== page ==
As summer approaches and the mercury creeps relentlessly higher, it is, confusingly, time to dig out those winter coats.
I’m talking, of course, about air conditioning. I don’t know what it is about businesses and public spaces in the UAE, but they all seem to follow some unwritten rule that as soon as temperatures outside start to creep into the mid-30s, temperatures inside should fall in direct proportion, usually to around the ambient feel of a supermarket’s frozen-food aisle.
I’m not suggesting we should attempt to go without aircon, but when diners in restaurants are wrapped in parkas and cinemas are handing out blankets to shivering filmgoers in the posh seats, surely it’s a sign that they could crank it up a degree or two?
In fact, in the run-up to my very first summer in the country, I contracted severe pneumonia. I can’t say with certainty what caused it, and the doctors didn’t give me any indication, but let’s just say it was in May, the month when traditionally the indoor/outdoor-temperature differential takes on San Andreas Trench-like proportions and your body goes through severe shock every time you risk entering or exiting a door.
Coincidence? You decide.
Another thing I can’t fail to notice when summer comes around these days is just how accustomed I’ve become to the heat after six years in the country.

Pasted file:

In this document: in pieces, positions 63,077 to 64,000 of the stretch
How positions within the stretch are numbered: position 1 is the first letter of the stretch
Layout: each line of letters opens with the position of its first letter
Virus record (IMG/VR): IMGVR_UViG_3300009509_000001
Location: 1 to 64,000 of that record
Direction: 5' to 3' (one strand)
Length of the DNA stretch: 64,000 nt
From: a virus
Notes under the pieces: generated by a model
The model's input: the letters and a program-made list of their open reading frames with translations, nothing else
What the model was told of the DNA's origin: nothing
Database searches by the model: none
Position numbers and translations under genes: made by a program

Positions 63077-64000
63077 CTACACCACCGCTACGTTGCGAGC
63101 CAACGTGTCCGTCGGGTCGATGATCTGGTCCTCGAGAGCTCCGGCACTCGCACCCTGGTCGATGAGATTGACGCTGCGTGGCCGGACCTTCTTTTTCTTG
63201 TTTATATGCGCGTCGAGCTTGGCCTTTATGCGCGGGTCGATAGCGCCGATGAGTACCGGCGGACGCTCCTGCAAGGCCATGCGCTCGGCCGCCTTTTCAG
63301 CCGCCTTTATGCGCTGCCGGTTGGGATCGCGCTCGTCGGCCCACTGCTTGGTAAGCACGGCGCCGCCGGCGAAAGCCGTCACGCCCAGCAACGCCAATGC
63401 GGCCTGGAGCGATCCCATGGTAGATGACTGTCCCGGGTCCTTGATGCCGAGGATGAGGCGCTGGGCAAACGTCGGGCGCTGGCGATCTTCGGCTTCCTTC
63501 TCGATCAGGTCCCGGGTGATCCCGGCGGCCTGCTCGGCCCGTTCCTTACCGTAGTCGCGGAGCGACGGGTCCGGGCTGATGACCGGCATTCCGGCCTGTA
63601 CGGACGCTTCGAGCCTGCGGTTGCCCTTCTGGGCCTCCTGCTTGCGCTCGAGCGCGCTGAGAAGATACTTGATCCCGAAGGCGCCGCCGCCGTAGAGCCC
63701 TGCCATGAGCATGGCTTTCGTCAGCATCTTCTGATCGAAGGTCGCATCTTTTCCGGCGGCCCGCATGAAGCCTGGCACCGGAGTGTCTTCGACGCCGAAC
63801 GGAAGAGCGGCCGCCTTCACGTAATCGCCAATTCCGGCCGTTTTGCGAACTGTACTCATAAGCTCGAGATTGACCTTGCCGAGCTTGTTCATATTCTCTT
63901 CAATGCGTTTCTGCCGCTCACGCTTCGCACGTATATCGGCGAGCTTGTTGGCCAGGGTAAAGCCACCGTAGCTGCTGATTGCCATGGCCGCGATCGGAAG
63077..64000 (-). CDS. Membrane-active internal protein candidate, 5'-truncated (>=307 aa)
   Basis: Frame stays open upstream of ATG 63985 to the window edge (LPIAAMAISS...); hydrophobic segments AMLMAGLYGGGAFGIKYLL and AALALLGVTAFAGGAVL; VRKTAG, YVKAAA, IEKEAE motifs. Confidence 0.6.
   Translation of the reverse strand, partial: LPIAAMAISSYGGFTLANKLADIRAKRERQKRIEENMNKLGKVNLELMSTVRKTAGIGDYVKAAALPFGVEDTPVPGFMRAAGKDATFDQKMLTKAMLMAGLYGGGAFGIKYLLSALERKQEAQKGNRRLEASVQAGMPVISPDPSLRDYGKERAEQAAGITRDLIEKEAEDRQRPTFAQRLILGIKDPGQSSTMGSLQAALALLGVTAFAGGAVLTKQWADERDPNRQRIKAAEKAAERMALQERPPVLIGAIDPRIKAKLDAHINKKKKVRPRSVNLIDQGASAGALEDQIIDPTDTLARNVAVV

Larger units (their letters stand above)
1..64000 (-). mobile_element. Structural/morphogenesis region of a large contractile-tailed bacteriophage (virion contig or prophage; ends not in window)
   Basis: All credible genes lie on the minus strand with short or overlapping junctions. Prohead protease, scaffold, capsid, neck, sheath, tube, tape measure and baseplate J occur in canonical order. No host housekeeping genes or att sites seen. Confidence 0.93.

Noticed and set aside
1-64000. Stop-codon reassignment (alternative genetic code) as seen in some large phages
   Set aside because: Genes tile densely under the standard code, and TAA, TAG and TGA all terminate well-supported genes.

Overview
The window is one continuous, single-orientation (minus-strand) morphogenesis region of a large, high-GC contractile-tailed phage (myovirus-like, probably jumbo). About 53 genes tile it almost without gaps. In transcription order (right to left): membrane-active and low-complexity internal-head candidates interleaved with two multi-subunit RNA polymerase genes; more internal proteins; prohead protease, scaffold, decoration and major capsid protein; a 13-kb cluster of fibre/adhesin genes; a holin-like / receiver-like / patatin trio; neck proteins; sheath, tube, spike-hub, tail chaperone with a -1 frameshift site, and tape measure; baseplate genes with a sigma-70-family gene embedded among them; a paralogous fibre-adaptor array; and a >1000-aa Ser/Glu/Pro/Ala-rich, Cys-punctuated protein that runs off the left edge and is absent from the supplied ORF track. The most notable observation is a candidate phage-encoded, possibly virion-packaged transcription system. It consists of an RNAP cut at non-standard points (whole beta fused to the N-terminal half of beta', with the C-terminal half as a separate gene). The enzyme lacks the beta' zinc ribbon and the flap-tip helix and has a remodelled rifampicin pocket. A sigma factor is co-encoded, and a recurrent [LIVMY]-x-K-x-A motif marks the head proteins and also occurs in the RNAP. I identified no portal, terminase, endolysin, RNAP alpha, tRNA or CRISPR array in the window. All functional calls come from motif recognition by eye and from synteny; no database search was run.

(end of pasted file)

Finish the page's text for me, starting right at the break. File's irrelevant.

I made this year’s first tentative trip to my building’s pool last week, in mid-May, and even then I found myself gingerly dipping my toe in the water and complaining it was too cold. Five years ago I’d have been jumping in and out and splashing around like an excited toddler in the middle of January.
I remember in my first year in the country, I wore a jacket but once.
Nowadays, it’s not unusual to find me still wearing a jacket in the middle of June. Not if I’m going for a run or sitting on the beach, obviously, but a short walk to the shops or a quick coffee by the Marina? Sure, I wouldn’t want to catch a chill, after all.
I suppose it’s only natural that the human body adapts to the environment around it, but there’s only so much it can take – something shopkeepers and restaurateurs might like to bear in mind next time they crank the dial down.
There’s a reason so many Arctic explorers fail to return from their trips – the human body isn’t a fish finger. As Captain Lawrence Oates might have said before going out for dinner in the UAE in July: “I’m just going inside and may be some time.”
Source: art & life